For the first time since Dansby Swanson signed with the Cubs, Alex Anthopoulos sat down with Jeff Schultz of The Athletic to divulge. You need a subscription, but it is an incredibly transparent interview that we will break down into several different pieces. This one is dedicated to the Braves GM commenting on the lack of similarities between how Freddie Freeman’s situation unfolded and Swanson’s.
Dansby’s value went up enormously this year. Before Freeman’s 2021 season, Liberty Media wanted to wait to see if fans returned post-pandemic before committing to an offer. In both cases would you agree it backfired on you and the Braves that neither was signed to an extension before their final seasons in Atlanta.
I don’t think they’re comparable, other than they’re two great players. In fairness to Freddie, I don’t want to rehash any of that. Ultimately, we felt we were competitive with our offers to Freddie, but he ended up getting a great contract. He got $162 million. However you want to slice it, he got more than what we offered. But it was a much smaller gap. This was a much more significant gap. There’s no comparison for me, other than they’re both elite players. I compared this negotiation more to Josh Donaldson. We wanted to keep him. We had a young player in Austin Riley, who we really liked, but we were prepared to have him wait his turn if we could sign Josh back. But we were a lot less than where the Twins were. Very similar here in that Dansby got an incredible deal that he deserves, and we have a young player, Vaughn Grissom, who we think in the long run will be a very good player, we don’t know when.
I like to think of the two situations like this: if you had told a random Braves fan of the two players’ respective contracts a year before they signed, which would be more believable? Freddie Freeman’s is the obvious answer. He’s one of the greatest Braves in franchise history and is hopefully bound for the Hall of Fame. The deal he received from the Dodgers was just as lucrative as the Braves’ offer, or at least in the same ballpark. Swanson’s situation was much different.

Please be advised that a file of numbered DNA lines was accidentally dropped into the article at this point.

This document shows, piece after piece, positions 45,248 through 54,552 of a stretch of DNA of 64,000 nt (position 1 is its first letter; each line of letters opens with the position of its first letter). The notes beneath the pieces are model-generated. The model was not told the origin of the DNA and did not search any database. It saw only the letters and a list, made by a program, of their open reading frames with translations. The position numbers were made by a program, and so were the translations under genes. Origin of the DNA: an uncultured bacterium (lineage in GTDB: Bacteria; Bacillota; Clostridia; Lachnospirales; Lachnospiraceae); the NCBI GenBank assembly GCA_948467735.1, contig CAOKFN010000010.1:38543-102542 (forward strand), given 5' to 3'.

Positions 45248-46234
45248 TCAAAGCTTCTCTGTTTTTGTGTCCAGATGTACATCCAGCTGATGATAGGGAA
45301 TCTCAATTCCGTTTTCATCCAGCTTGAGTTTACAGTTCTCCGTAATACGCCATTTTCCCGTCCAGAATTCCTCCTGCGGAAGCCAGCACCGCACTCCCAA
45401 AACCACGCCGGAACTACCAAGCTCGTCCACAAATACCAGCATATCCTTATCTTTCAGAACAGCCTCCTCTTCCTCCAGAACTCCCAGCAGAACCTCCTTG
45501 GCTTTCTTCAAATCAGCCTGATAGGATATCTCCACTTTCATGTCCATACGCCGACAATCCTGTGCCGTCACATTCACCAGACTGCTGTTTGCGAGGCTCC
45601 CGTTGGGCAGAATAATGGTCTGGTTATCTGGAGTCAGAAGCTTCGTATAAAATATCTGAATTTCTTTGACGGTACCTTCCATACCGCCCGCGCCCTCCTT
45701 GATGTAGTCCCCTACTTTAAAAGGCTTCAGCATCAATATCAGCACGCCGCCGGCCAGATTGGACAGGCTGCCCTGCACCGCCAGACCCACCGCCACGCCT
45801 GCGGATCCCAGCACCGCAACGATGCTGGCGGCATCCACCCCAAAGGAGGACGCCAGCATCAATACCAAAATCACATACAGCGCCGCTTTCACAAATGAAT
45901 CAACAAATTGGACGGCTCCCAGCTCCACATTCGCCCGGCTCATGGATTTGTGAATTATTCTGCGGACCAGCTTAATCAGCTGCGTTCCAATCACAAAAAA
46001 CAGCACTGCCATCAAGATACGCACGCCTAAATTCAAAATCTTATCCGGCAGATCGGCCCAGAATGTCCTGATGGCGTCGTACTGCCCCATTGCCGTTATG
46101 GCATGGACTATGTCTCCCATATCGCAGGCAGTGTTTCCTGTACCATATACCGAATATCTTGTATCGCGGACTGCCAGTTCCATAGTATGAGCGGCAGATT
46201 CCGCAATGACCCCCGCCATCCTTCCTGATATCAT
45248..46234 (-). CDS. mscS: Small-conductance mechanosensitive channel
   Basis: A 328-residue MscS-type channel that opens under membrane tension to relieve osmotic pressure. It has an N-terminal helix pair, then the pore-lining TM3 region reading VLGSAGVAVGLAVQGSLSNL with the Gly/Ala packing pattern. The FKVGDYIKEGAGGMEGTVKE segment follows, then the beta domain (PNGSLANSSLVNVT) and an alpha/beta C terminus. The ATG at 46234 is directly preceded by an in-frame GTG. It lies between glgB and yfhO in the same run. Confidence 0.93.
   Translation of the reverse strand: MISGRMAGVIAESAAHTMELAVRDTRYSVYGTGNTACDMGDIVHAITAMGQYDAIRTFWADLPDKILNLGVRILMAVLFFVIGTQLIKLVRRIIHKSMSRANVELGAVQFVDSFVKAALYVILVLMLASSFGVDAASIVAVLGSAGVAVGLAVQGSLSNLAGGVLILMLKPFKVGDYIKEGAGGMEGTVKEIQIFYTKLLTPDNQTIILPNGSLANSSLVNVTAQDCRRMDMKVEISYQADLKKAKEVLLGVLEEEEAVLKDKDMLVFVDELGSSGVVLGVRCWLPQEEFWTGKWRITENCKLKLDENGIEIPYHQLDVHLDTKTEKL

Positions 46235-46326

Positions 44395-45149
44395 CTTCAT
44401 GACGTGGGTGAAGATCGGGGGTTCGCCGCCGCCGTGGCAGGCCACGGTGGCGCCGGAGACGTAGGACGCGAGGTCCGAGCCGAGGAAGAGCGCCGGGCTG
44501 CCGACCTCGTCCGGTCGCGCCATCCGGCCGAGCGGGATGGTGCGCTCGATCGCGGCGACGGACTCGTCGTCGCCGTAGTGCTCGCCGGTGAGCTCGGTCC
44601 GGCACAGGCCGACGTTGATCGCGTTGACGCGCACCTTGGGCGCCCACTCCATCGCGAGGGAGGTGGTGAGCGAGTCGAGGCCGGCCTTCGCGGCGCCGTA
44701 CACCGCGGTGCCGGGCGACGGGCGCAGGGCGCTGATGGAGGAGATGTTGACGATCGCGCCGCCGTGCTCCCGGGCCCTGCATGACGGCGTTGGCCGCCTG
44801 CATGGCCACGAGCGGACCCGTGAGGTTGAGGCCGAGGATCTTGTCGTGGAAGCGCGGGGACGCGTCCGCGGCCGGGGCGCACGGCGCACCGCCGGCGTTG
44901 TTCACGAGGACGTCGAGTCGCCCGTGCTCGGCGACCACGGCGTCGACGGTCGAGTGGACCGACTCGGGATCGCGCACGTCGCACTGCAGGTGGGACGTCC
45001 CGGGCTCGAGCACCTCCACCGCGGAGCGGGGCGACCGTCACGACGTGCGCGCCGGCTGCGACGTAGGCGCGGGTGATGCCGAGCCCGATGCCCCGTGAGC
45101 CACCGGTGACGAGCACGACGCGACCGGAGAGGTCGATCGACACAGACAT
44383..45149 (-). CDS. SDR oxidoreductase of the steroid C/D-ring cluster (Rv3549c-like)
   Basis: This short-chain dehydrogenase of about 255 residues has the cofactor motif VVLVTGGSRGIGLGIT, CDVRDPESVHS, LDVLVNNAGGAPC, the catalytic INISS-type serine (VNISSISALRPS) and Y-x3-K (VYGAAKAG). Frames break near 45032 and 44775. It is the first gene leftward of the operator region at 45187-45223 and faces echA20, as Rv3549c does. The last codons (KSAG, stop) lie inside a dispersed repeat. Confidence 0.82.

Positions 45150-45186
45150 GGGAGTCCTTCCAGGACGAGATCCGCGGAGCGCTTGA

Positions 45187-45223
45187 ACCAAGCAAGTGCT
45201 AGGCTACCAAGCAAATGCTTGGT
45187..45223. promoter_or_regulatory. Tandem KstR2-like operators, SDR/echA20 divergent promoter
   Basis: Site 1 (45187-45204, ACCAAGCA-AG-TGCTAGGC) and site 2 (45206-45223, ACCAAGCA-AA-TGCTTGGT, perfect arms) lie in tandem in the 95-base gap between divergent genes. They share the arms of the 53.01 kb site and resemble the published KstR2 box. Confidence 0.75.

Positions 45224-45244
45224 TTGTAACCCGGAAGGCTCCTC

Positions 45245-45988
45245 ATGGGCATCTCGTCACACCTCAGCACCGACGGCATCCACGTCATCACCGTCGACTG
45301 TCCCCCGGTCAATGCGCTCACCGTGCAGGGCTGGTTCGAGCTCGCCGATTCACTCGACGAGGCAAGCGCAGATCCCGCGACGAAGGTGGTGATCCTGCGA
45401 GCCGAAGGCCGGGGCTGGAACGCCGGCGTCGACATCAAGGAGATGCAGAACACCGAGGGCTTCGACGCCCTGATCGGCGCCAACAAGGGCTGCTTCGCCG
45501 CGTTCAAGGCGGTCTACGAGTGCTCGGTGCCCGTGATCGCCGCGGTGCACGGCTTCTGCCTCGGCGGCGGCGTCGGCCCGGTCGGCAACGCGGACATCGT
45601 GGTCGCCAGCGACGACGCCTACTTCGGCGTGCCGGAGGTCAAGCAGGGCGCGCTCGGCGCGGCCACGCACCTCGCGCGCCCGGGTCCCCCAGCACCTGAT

Dansby Swanson benefited from a bizarre market. There were only four high-quality options at shortstop in free agency, and demand far outreached that supply. Swanson was the beneficiary of a career season in a contract year with more than a handful of teams bidding for his services. If you asked a Braves fan a year ago if they would believe Swanson signed for $25 million per season for seven years, I imagine they’d be shocked.
It isn’t easy to see stars like that go, but Anthopoulos is right on the money, per usual. The situations differ. The way the Austin Riley-Josh Donaldson scenario played out is much more similar to what’s happening at shortstop in Atlanta right now. The incumbent starter and free agent was out of the organization’s price range, resulting in trusting a young guy to take the reins. Now, I’m not saying Vaughn Grissom will turn out just like Riley, the highest-paid player on the team, but the paths each took are alike.
Photographer: David J. Griffin/Icon Sportswire